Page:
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N2 - Objective Endovascular aneurysm repair (EVAR) is considered a lower risk option for treating abdominal aortic aneurysms and is of particular utility in patients with poor functional status who may be poor candidates for open repair. However, the specific contribution of preoperative functional status to EVAR outcomes remains poorly defined. We hypothesized that impaired functional status, based simply on the ability of patients to perform activities of daily living, is associated with worse outcomes after EVAR. Methods Patients undergoing nonemergent EVAR for abdominal aortic aneurysm between 2010 and 2014 were identified in the National Surgical Quality Improvement Program (NSQIP) database. The primary outcomes were 30-day mortality and major operative and systemic complications. Secondary outcomes were inpatient length of stay, need for reoperation, and discharge disposition. Using the NSQIP-defined preoperative functional status, patients were stratified as independent or dependent (either partial or totally dependent) and compared by univariate and multivariable analyses. Results Of 13,432 patients undergoing EVAR between 2010 and 2014, 13,043 were independent (97%) and 389 were dependent (3%) before surgery. Dependent patients were older and more frequently minorities; had higher rates of chronic pulmonary, heart, and kidney disease; and were more likely to have an American Society of Anesthesiologists score of 4 or 5. On multivariable analysis, preoperative dependent status was an independent risk factor for operative complications (odds ratio [OR], 3.1; 95% confidence interval [CI], 2.5-3.9), systemic complications (OR, 2.8; 95% CI, 2.0-3.9), and 30-day mortality (OR, 3.4; 95% CI, 2.1-5.6). Secondary outcomes were worse among dependent patients. Conclusions Although EVAR is a minimally invasive procedure with substantially less physiologic stress than in open aortic repair, preoperative functional status is a critical determinant of adverse outcomes after EVAR in spite of the minimally invasive nature of the procedure. Functional status, as measured by performance of activities of daily living, can be used as a valuable marker of increased perioperative risk and may identify patients who may benefit from preoperative conditioning and specialized perioperative care.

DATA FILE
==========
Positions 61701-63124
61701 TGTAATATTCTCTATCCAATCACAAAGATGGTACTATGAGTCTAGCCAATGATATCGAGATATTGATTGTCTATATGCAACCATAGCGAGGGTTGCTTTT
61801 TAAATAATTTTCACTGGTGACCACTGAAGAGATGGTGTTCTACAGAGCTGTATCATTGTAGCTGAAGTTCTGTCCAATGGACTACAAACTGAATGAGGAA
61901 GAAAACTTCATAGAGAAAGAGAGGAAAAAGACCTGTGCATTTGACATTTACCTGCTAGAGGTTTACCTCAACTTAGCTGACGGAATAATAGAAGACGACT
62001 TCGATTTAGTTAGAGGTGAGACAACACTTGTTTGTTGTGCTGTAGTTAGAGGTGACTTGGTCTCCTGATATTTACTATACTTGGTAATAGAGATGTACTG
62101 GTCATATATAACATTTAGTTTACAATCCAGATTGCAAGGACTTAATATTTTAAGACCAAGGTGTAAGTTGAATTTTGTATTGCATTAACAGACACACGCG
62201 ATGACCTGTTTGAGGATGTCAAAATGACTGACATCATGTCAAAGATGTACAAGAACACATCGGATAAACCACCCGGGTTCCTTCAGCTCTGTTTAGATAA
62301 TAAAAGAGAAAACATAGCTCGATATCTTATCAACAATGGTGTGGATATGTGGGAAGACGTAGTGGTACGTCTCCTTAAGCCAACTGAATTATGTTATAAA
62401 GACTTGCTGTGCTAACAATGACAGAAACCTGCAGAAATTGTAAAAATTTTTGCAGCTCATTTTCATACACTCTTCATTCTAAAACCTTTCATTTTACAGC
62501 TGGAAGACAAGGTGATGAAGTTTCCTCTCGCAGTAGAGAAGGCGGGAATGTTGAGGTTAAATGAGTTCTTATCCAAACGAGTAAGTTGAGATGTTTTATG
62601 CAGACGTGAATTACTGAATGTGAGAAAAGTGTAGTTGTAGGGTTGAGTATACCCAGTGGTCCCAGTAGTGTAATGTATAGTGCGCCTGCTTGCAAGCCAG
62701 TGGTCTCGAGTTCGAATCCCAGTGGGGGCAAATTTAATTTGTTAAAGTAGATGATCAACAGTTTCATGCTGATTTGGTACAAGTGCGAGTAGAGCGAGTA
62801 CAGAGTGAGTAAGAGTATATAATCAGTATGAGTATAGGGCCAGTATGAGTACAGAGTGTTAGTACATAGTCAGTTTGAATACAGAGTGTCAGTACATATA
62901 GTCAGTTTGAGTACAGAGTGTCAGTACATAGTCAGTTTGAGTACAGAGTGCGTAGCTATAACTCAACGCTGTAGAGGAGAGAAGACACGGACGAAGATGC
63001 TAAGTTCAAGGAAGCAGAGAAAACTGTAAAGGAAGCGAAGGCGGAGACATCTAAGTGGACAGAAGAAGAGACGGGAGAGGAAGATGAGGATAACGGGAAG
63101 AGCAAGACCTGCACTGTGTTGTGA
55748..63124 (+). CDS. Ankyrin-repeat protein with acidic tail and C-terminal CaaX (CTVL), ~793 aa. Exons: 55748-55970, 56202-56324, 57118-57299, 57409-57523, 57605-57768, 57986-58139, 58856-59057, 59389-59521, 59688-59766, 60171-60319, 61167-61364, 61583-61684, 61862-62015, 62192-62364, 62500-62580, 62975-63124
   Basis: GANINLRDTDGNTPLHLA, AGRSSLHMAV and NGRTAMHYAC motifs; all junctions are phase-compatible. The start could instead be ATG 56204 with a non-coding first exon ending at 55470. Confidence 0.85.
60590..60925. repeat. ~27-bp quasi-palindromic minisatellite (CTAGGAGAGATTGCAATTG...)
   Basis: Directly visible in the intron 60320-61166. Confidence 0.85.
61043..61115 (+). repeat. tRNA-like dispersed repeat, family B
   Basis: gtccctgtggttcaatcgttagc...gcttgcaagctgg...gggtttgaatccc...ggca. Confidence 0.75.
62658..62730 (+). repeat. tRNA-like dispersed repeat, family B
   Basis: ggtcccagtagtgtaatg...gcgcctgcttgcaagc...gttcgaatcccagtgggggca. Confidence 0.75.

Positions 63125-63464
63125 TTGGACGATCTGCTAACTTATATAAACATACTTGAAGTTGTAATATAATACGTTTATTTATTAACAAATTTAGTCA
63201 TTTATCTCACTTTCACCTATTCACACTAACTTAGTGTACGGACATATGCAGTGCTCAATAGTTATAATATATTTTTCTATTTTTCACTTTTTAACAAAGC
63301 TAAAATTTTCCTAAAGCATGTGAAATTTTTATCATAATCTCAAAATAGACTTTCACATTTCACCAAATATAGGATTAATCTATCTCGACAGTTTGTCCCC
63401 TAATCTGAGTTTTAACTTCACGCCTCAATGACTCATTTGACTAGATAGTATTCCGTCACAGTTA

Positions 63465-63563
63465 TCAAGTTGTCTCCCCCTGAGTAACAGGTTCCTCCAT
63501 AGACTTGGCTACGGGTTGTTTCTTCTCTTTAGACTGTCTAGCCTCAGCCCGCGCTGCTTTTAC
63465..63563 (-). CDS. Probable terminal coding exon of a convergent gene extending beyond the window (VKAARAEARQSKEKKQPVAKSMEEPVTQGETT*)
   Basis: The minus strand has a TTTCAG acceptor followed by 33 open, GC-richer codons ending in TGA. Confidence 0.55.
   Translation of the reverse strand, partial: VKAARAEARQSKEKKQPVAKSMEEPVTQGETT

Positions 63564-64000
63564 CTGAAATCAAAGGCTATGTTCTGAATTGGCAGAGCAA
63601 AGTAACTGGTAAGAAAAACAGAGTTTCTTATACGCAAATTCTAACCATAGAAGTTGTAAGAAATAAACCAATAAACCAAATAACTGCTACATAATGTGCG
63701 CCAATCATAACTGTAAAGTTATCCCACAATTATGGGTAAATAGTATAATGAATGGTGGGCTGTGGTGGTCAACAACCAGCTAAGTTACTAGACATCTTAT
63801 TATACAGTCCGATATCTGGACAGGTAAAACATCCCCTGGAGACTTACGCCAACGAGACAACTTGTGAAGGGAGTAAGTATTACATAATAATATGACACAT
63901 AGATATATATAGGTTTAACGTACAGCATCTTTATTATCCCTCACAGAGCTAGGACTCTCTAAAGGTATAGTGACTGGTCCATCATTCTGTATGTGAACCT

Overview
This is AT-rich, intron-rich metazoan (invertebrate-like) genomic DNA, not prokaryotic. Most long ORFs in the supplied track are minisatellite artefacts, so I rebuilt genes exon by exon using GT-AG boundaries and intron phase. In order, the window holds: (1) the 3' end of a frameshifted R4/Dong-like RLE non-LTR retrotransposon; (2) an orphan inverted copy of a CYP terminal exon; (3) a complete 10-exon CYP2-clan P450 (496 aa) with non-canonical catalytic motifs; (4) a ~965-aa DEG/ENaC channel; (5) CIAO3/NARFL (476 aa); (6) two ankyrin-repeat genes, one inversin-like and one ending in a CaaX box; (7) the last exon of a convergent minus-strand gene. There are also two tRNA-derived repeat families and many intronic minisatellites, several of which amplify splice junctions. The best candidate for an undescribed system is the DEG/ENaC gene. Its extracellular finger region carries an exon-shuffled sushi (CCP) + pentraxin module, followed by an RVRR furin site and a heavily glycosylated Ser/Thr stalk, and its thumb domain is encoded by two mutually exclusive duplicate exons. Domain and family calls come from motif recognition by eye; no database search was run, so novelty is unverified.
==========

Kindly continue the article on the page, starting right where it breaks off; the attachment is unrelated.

AB - Objective Endovascular aneurysm repair (EVAR) is considered a lower risk option for treating abdominal aortic aneurysms and is of particular utility in patients with poor functional status who may be poor candidates for open repair. However, the specific contribution of preoperative functional status to EVAR outcomes remains poorly defined. We hypothesized that impaired functional status, based simply on the ability of patients to perform activities of daily living, is associated with worse outcomes after EVAR. Methods Patients undergoing nonemergent EVAR for abdominal aortic aneurysm between 2010 and 2014 were identified in the National Surgical Quality Improvement Program (NSQIP) database. The primary outcomes were 30-day mortality and major operative and systemic complications. Secondary outcomes were inpatient length of stay, need for reoperation, and discharge disposition. Using the NSQIP-defined preoperative functional status, patients were stratified as independent or dependent (either partial or totally dependent) and compared by univariate and multivariable analyses. Results Of 13,432 patients undergoing EVAR between 2010 and 2014, 13,043 were independent (97%) and 389 were dependent (3%) before surgery. Dependent patients were older and more frequently minorities; had higher rates of chronic pulmonary, heart, and kidney disease; and were more likely to have an American Society of Anesthesiologists score of 4 or 5. On multivariable analysis, preoperative dependent status was an independent risk factor for operative complications (odds ratio [OR], 3.1; 95% confidence interval [CI], 2.5-3.9), systemic complications (OR, 2.8; 95% CI, 2.0-3.9), and 30-day mortality (OR, 3.4; 95% CI, 2.1-5.6). Secondary outcomes were worse among dependent patients. Conclusions Although EVAR is a minimally invasive procedure with substantially less physiologic stress than in open aortic repair, preoperative functional status is a critical determinant of adverse outcomes after EVAR in spite of the minimally invasive nature of the procedure. Functional status, as measured by performance of activities of daily living, can be used as a valuable marker of increased perioperative risk and may identify patients who may benefit from preoperative conditioning and specialized perioperative care.